Observations

Mexican man with black leather vest

Socializing in a plaza

Except for their Spanish, the girls could be any typical group of young adolescents in the U.S., talking and squealing in a tight clique. They’re dressed in school uniforms and gathered along the cramped sidewalk of Quebrada just above the bus stop where I’m waiting. I watch them crowd together, then fall back from one another, laughing. Their conversations seem urgent, their friendships kinetic, like they’ve just run a mile and are out of breath. Whispers and shouts emit from the group, and their eyes collectively watch each other and whoever is around them. Then suddenly it’s time to go. Kisses all around and peels of excited laughter as they pinch each others’ cheeks in fun. The kissing gives them away, as definitely not Norte Americanos.


I was caught in a funeral procession again last week. They’re more solemn here and a curiosity to those used to the sterilized grief of a parade of cars with orange flags marked ?¢‚Ǩ?°”funeral” adorning their hoods. As I stepped onto Quebrado I saw the slow parade of people dressed mostly in black walking through the street ahead, en mass, black umbrellas over head. Theirs was the largest group I’ve seen so far. The first I witnessed many weeks ago came marching down Insurgentes passed the Biblioteca following a flower-laden hearse. There was no question as to what they were. Their tears were enough to tell me what I was watching. Cars went around them, never stopping or hardly slowing. At home, I’d been taught to stop the car as funeral processions went by. So I stood at the curb and removed my hat in their honor. A little huddled knot of people unafraid to show their grief so publicly.


Horses in the campo

Horses in the campo

?¢‚Ǩ?ìHay Ingles/Espan?ɬ?l diccionario??¢‚Ǩ¬ù I asked the clerk at the bookstore. She told me ?¢‚Ǩ?ìSi,?¢‚Ǩ¬ù and handed me a copy of the one dictionary they had. Leafing through it I apologized, ?¢‚Ǩ?ìMi Espan?ɬ?l es muy mal.?¢‚Ǩ¬ù I was on my way for a hair cut, and while I once again had looked up ?¢‚Ǩ?ìlength?¢‚Ǩ¬ù (largo) and ?¢‚Ǩ?ìgrow?¢‚Ǩ¬ù (crecer) and ?¢‚Ǩ?ìdeaf?¢‚Ǩ¬ù (sordo) and ?¢‚Ǩ?ìbangs?¢‚Ǩ¬ù (flequillos), I?¢‚Ǩ‚Ñ¢d neglected to translate ?¢‚Ǩ?ìlayers,?¢‚Ǩ¬ù as in, ?¢‚Ǩ?ìI want my bangs layered.?¢‚Ǩ¬ù So, I was on a mission to get the correct phrase. My last hair cut I?¢‚Ǩ‚Ñ¢d used the word ?¢‚Ǩ?ìestratos?¢‚Ǩ¬ù only to get a look of pure confusion from my stylist. I managed to pantomime what I wanted, but I knew I needed something more definitive this time.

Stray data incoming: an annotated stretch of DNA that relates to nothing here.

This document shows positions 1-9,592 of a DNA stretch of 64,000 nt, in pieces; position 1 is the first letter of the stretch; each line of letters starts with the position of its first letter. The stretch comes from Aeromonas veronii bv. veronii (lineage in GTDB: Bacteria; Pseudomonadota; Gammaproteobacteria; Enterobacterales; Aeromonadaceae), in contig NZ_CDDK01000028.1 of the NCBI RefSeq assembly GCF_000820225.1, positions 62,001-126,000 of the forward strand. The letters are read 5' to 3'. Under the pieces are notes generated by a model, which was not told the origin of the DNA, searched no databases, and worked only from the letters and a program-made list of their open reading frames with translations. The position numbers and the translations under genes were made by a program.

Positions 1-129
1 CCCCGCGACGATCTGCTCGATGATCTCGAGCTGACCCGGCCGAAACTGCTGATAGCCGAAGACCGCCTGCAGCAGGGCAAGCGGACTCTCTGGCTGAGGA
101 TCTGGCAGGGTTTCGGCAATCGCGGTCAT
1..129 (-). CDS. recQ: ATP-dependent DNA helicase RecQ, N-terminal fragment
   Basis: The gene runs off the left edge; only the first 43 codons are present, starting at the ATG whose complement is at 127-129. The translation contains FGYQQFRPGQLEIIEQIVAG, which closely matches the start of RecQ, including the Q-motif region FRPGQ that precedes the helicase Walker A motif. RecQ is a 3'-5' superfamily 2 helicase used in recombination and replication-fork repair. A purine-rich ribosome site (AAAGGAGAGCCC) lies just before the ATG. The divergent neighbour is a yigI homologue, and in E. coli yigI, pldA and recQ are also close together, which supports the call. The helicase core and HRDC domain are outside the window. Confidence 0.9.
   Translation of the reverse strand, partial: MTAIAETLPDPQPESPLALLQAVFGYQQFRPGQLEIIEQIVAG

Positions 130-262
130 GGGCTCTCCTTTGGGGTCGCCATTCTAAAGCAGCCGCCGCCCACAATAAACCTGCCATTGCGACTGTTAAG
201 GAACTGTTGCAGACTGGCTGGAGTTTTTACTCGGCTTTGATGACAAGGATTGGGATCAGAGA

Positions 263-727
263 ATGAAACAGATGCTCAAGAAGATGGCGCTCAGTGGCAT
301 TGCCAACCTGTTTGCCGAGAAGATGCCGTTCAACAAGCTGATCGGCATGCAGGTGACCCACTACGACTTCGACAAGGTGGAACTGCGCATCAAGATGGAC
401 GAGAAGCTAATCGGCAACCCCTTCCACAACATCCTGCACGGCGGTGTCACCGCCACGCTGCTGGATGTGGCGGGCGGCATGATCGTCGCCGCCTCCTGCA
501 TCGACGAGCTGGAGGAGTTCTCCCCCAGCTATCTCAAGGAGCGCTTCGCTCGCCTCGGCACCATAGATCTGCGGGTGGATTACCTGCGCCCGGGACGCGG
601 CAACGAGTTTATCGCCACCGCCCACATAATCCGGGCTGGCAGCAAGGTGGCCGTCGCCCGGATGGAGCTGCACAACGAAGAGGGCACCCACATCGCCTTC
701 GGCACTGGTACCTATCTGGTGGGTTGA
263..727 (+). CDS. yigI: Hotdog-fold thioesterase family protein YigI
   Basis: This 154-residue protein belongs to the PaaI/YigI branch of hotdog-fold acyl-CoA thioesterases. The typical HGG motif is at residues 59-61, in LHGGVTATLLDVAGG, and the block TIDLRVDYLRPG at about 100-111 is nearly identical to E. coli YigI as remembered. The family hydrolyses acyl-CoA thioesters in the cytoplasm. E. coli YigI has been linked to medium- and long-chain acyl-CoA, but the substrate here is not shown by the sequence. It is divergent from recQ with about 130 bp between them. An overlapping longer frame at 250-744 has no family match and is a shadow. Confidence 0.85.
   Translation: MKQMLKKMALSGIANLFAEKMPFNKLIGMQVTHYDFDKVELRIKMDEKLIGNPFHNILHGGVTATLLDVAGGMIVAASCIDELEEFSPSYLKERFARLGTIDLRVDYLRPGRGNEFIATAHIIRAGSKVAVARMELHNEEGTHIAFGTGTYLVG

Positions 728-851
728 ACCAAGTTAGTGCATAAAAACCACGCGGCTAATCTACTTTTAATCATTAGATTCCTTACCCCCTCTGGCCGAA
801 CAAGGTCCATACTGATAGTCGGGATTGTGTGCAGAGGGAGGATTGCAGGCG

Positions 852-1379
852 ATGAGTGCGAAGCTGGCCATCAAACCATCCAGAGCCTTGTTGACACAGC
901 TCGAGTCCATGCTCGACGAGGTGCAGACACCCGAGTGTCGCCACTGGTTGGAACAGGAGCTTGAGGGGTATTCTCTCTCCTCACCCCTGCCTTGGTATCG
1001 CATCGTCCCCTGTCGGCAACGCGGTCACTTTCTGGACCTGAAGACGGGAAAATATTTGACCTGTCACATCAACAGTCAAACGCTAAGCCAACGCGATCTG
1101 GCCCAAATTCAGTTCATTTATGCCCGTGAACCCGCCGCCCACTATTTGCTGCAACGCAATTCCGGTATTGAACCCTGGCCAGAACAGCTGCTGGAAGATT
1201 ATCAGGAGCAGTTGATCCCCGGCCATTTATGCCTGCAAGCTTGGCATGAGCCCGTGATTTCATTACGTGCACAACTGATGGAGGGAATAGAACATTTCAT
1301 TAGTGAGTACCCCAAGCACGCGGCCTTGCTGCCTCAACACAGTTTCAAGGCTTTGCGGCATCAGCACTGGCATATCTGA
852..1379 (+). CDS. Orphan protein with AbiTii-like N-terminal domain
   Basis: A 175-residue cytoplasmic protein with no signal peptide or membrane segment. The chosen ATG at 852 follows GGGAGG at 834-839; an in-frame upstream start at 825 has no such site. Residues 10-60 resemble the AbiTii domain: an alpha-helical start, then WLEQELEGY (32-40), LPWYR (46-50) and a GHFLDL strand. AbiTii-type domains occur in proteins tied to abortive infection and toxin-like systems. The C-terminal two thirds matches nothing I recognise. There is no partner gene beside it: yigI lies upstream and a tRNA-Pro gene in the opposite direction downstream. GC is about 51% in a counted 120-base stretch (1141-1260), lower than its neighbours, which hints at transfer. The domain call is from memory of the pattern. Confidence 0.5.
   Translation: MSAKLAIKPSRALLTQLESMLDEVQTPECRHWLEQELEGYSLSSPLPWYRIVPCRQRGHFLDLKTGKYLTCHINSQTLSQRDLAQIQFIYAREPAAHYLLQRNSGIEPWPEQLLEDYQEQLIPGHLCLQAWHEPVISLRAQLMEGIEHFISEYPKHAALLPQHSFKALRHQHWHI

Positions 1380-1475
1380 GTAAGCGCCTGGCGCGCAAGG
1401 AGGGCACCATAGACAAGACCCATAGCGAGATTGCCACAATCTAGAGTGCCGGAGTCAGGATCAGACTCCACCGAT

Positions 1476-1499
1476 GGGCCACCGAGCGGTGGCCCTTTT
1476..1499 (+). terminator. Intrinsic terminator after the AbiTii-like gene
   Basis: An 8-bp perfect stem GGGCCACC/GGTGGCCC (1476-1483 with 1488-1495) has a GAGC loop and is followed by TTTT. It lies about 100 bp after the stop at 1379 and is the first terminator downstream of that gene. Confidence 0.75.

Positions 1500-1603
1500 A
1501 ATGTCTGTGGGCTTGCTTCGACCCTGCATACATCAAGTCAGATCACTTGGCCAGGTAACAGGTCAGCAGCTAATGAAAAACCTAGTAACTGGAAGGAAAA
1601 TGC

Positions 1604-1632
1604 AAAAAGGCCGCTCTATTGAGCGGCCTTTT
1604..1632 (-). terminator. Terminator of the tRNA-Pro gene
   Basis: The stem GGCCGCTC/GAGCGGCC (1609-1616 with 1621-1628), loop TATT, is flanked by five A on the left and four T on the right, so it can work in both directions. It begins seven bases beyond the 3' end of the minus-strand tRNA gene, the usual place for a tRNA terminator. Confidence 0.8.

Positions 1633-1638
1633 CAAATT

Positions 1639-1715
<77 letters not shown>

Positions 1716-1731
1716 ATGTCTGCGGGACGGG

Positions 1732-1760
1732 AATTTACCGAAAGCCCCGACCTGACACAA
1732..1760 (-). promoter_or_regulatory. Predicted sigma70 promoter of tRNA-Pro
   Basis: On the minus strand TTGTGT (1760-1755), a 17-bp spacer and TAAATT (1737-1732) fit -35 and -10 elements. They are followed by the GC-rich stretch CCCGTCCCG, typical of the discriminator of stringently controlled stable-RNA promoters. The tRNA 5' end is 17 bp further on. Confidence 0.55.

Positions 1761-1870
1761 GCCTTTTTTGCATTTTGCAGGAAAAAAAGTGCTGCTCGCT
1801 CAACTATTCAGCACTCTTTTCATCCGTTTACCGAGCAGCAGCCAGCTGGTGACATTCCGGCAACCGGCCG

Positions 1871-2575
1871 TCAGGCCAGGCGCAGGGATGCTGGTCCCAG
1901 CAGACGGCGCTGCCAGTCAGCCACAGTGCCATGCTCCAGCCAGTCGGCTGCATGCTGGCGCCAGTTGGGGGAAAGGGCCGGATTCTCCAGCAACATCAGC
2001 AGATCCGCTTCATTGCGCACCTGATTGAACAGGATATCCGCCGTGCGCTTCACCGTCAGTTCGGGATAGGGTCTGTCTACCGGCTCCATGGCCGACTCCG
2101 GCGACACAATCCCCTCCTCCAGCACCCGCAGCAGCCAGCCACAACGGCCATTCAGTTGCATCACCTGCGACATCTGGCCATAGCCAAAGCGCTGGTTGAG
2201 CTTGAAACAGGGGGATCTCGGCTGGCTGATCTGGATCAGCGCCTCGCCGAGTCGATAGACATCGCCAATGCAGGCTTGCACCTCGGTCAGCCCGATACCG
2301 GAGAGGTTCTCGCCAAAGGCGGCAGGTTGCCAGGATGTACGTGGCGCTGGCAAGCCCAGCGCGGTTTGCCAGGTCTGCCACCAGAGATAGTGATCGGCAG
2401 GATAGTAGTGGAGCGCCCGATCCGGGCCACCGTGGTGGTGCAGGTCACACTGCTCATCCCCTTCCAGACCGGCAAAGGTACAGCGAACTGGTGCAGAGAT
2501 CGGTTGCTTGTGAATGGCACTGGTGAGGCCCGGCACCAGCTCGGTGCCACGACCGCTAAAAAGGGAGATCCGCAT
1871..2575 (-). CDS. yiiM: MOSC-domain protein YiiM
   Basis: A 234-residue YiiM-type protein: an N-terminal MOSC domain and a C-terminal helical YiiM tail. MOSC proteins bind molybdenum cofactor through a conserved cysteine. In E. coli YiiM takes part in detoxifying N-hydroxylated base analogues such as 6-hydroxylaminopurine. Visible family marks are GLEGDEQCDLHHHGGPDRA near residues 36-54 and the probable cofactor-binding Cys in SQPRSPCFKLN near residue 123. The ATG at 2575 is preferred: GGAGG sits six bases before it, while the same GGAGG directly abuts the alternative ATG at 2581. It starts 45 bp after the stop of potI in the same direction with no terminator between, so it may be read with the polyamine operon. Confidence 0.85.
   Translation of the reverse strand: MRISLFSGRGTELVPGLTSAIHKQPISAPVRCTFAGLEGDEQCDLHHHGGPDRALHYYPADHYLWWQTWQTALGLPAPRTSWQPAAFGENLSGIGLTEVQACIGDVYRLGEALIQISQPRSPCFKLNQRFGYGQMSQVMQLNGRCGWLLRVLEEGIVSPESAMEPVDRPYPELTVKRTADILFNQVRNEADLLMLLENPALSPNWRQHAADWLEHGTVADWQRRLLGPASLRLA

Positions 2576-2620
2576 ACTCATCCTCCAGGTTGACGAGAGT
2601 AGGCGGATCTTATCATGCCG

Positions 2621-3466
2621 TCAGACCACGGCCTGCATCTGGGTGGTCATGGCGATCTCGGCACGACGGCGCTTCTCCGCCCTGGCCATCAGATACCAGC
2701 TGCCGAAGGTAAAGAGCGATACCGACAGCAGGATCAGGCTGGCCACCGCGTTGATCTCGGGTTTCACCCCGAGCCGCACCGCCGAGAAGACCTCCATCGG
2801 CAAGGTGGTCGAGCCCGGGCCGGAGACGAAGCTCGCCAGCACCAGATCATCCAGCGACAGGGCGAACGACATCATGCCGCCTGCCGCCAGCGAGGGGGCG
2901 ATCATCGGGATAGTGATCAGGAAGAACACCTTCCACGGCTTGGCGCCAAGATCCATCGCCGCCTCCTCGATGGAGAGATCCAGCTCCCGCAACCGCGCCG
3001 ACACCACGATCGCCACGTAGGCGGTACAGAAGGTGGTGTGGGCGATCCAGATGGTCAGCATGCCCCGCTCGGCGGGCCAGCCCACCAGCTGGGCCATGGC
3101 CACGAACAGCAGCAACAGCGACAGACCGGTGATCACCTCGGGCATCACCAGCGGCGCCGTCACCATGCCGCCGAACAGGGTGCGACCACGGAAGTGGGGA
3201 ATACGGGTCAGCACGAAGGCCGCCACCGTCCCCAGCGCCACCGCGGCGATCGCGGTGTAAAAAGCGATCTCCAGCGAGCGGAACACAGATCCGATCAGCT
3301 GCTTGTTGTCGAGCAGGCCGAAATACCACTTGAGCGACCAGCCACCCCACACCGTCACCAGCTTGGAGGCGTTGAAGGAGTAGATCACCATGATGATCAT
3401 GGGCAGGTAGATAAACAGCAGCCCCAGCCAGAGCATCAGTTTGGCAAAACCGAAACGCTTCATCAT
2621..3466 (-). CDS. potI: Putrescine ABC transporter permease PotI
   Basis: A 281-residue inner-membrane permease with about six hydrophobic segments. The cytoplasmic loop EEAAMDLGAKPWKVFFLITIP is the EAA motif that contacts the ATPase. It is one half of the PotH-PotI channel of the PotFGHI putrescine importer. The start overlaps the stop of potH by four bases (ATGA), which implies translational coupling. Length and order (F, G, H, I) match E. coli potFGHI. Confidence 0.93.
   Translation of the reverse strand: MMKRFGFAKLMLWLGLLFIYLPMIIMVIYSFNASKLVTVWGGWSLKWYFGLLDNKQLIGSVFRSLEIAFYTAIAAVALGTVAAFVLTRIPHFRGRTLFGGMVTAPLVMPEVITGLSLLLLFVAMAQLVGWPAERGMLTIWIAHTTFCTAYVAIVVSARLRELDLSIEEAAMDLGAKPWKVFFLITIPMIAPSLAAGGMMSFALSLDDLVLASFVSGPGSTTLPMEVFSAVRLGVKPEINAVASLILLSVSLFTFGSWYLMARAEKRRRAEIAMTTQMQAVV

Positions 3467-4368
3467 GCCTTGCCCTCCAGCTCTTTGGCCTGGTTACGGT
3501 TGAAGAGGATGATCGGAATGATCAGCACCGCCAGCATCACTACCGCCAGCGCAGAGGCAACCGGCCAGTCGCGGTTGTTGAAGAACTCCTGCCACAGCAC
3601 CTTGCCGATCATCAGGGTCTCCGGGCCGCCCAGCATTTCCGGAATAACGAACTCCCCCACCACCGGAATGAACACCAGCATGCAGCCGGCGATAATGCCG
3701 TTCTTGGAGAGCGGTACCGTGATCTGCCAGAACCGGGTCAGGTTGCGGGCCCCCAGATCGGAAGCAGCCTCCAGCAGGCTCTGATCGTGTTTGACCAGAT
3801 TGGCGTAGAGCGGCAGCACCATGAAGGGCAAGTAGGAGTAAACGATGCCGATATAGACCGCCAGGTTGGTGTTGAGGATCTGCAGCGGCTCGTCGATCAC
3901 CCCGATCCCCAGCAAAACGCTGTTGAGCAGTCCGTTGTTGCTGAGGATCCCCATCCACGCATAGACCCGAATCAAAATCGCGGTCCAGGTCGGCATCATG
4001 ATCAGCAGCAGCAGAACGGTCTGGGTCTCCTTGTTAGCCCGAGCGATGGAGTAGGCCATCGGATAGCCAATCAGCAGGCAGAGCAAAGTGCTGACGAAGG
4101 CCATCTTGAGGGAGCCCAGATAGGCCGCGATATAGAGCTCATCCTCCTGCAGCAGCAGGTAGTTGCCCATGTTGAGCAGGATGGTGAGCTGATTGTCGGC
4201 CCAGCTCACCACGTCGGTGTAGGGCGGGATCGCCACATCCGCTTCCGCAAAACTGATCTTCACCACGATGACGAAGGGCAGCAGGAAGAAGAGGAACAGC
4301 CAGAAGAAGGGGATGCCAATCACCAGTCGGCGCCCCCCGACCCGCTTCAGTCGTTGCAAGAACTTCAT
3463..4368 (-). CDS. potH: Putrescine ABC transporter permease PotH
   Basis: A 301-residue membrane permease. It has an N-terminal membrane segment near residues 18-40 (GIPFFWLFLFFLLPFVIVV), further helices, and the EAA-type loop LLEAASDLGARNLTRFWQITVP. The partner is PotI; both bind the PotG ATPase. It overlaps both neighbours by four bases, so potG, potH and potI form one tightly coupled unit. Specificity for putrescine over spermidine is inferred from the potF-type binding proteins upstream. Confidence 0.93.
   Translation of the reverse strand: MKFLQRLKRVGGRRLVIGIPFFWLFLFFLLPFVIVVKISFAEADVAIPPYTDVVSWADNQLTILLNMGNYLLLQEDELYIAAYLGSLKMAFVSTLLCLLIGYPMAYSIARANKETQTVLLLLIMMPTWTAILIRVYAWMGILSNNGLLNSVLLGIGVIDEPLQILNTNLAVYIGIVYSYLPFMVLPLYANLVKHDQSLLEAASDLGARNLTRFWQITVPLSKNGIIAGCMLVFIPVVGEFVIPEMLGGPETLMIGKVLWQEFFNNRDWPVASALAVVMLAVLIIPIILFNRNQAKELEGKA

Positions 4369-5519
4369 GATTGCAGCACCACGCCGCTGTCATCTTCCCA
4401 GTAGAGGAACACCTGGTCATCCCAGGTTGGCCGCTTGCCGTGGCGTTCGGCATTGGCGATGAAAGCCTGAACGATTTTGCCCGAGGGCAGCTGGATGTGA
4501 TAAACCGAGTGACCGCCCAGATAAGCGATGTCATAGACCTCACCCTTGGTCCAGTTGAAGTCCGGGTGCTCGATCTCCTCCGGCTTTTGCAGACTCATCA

Art sales in the lavenderia

Art sales in the lavenderia

Looking at the clerk at the bookstore, I took off my hat and pointed to my bangs. ?¢‚Ǩ?ìQuiero corte mi flequillos en estratos. Como se dice??¢‚Ǩ¬ù I asked her, pointing to the Spanish translation of ?¢‚Ǩ?ìlayers.?¢‚Ǩ¬ù She wrinkled her brow and got that same look of confusion. ?¢‚Ǩ?ìNo uno largo,?¢‚Ǩ¬ù I said ?¢‚Ǩ‚Äú not one length ?¢‚Ǩ‚Äú using my fingers as a prop. She said something incomprehensible and then demonstrated different lengths along the side of her head. ?¢‚Ǩ?ìSi,?¢‚Ǩ¬ù I said, realizing she understood what I was after. ?¢‚Ǩ?ìComo se dice??¢‚Ǩ¬ù How do you say it? She repeated but not to where I could understand. Another hearing loss moment. ?¢‚Ǩ?ìEscribe, por favor.?¢‚Ǩ¬ù Write it, please. I handed her a pen and she uncovered a scrap of paper. ?¢‚Ǩ?ìEn capas,?¢‚Ǩ¬ù she wrote out. I repeated it to her satisfaction. ?¢‚Ǩ?ìSi,?¢‚Ǩ¬ù she nodded and smiled. ?¢‚Ǩ?ìMuy amable,?¢‚Ǩ¬ù I told her. (You are very kind.) ?¢‚Ǩ?ìMuchas gracias,?¢‚Ǩ¬ù I added as I tripped out the door with my newest magic phrase.

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